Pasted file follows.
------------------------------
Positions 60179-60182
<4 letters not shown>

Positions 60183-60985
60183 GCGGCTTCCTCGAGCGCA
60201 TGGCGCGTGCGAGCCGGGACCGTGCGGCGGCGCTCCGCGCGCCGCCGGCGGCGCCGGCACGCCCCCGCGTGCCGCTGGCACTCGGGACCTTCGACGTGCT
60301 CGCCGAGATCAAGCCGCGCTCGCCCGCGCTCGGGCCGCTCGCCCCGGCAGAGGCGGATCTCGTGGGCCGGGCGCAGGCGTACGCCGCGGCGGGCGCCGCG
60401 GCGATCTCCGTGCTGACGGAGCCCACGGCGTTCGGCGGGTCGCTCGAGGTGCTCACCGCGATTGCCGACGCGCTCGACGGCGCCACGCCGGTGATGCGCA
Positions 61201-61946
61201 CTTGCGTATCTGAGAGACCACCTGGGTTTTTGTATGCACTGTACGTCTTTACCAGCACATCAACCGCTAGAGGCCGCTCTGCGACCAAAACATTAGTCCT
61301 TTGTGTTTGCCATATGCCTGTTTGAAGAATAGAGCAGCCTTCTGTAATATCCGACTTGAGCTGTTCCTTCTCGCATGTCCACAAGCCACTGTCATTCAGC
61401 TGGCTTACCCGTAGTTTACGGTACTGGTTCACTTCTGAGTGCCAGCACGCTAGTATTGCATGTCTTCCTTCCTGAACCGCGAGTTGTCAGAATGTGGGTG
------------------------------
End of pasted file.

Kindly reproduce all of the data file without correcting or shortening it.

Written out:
Positions 60179-60182
<4 letters not shown>

Positions 60183-60985
60183 GCGGCTTCCTCGAGCGCA
60201 TGGCGCGTGCGAGCCGGGACCGTGCGGCGGCGCTCCGCGCGCCGCCGGCGGCGCCGGCACGCCCCCGCGTGCCGCTGGCACTCGGGACCTTCGACGTGCT
60301 CGCCGAGATCAAGCCGCGCTCGCCCGCGCTCGGGCCGCTCGCCCCGGCAGAGGCGGATCTCGTGGGCCGGGCGCAGGCGTACGCCGCGGCGGGCGCCGCG
60401 GCGATCTCCGTGCTGACGGAGCCCACGGCGTTCGGCGGGTCGCTCGAGGTGCTCACCGCGATTGCCGACGCGCTCGACGGCGCCACGCCGGTGATGCGCA
Positions 61201-61946
61201 CTTGCGTATCTGAGAGACCACCTGGGTTTTTGTATGCACTGTACGTCTTTACCAGCACATCAACCGCTAGAGGCCGCTCTGCGACCAAAACATTAGTCCT
61301 TTGTGTTTGCCATATGCCTGTTTGAAGAATAGAGCAGCCTTCTGTAATATCCGACTTGAGCTGTTCCTTCTCGCATGTCCACAAGCCACTGTCATTCAGC
61401 TGGCTTACCCGTAGTTTACGGTACTGGTTCACTTCTGAGTGCCAGCACGCTAGTATTGCATGTCTTCCTTCCTGAACCGCGAGTTGTCAGAATGTGGGTG